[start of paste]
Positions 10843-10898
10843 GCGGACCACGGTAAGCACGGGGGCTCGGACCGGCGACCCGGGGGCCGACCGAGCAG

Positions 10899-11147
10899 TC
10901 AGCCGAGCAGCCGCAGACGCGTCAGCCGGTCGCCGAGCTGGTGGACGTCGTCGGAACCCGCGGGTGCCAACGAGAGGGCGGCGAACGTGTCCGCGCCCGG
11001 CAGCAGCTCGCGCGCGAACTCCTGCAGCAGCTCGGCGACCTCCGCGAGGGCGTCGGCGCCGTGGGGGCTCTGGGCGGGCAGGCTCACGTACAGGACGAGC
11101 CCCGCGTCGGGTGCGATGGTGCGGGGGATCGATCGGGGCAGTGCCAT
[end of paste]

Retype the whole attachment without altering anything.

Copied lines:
Positions 10843-10898
10843 GCGGACCACGGTAAGCACGGGGGCTCGGACCGGCGACCCGGGGGCCGACCGAGCAG

Positions 10899-11147
10899 TC
10901 AGCCGAGCAGCCGCAGACGCGTCAGCCGGTCGCCGAGCTGGTGGACGTCGTCGGAACCCGCGGGTGCCAACGAGAGGGCGGCGAACGTGTCCGCGCCCGG
11001 CAGCAGCTCGCGCGCGAACTCCTGCAGCAGCTCGGCGACCTCCGCGAGGGCGTCGGCGCCGTGGGGGCTCTGGGCGGGCAGGCTCACGTACAGGACGAGC
11101 CCCGCGTCGGGTGCGATGGTGCGGGGGATCGATCGGGGCAGTGCCAT